By Héctor Páez from Mendoza city, Argentina.
Translated by Mara Sanfilippo from Paraná city, Argentina.
For a long time, we have been listening and reading in different communication media, mainly in LinkedIn, about the dissatisfaction of applicants that do not receive feedbacks regarding the development of selection processes.
Among those comments we can find:
“They haven’t called me, I would like to know if I’ve passed to the next stage”
“This is the forth selection process where they haven’t selected me, and only when I ask the consultant I discover that I didn’t pass to the next stage. I feel bad, I don’t know what I did wrong.”
“They told me I would have a feedback this week, maybe the Dir. Of Human Resources isn’t in the office.”
“I asked about the status of the search and they didn’t even remember my name.”
“I did my best in this process, I traveled two times and they didn’t even thanked me for participating. I don’t even know why I didn’t continue in the process.”
“I called to know when the next meeting was but they told me that they had already hired someone, and that they were sorry they didn’t notify me.”
“They are all the same, they never tell you they’ve already hired someone else.”
And the list continues and never ends.
Applicants get frustrated and discouraged, and this results in a lower performance quality at the interview in future processes, even though the preparation and willingness to keep going are intact.
In harsher comments, you can see anger towards recruiters, because these situations are interpreted as lack of respect towards the professional or future employee.
On the other side of the desk, many “interested” recruiters and others that, in fact, are really interested say that they do not have time to give feedbacks due to the amount of searches they have to carry out, that they do not have time to call the applicant to explain the reason of his elimination from the process, or that they called him but he did not answered, that the company has canceled the process, etc.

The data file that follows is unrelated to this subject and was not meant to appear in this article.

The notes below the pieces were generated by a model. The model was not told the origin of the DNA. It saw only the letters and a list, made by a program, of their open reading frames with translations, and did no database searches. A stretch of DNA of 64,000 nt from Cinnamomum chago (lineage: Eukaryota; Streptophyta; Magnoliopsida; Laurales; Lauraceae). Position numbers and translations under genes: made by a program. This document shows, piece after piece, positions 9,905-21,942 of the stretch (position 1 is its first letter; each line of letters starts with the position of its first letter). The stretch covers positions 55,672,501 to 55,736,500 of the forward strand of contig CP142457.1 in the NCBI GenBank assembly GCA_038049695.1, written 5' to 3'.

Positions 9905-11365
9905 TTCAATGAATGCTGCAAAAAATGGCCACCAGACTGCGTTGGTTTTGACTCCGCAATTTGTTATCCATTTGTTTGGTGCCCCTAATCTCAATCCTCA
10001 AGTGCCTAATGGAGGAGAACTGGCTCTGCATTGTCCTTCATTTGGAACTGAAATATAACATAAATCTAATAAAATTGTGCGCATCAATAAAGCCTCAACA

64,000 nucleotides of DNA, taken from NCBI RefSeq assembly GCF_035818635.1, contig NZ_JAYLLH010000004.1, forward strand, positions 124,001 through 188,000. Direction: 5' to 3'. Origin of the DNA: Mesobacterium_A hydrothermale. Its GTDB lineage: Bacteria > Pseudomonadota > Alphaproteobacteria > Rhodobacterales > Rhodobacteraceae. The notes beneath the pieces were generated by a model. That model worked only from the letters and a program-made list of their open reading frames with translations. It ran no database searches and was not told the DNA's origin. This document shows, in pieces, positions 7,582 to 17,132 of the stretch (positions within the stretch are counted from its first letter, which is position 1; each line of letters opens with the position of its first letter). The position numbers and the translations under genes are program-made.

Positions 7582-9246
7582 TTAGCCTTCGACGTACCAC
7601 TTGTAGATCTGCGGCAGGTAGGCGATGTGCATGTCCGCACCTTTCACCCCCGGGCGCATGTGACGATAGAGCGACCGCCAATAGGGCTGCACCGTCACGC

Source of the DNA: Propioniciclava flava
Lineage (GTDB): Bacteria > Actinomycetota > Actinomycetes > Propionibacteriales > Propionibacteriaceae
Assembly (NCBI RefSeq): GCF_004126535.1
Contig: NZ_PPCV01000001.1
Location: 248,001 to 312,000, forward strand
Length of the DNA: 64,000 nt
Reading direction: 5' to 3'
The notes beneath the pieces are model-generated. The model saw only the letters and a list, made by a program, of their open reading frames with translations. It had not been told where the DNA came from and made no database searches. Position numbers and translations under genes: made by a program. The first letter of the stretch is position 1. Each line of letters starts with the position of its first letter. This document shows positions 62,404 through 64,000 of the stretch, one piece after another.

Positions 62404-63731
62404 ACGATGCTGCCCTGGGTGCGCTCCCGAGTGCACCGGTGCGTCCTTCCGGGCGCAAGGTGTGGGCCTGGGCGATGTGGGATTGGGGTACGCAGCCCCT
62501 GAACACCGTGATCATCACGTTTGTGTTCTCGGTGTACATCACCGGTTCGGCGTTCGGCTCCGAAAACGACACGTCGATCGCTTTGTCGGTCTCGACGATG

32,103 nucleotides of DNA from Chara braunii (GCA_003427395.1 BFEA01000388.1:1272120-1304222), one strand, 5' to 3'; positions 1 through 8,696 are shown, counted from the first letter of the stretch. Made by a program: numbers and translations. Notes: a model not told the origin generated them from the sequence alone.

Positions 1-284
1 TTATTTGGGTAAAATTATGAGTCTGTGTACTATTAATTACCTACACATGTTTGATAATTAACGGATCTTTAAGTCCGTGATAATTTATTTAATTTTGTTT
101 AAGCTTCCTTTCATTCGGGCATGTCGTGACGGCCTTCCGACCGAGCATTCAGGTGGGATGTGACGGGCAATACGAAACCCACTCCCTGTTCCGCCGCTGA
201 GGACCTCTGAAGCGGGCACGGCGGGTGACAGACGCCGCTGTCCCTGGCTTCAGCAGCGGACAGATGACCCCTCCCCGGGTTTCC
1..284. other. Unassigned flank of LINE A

They also mention how difficult it is to find certain profiles; they claim that some companies do not pay enough and that it is almost impossible to fill the vacant posts with the required profiles and offered wages. These points, among others, make the recruiter’s daily work a very difficult task. Recruiters have to delay a lot of meetings and end with a tight and full of setbacks agenda.
Some years ago, I took part in a Negotiation and Conflict Resolution programme with Professor Francisco Ingouville, and among the tales he told this is the one I most remember:
The arm wrestling:
In his negotiation seminars, Roger Fisher tends to ask the public to pair up and hold hands to arm wrestle. The aim is, obviously, to pull the opponent’s arm until his backhand touches the table, thus he scores a point. Each one has to score as many points as possible within a minute, “no matter how many points the opponent scores”
It is common that the stronger ones of each couple score among 1 and 8 points within a minute, and sometimes, as an act of mercy, they let the opponent make a point.
The ones that know the game or those who are sufficiently open minded to listen to the instructions and make the most of them, get to score 60 points each one, because they move their linked arms at full speed like a clock’s pendulum, touching the table from side to side.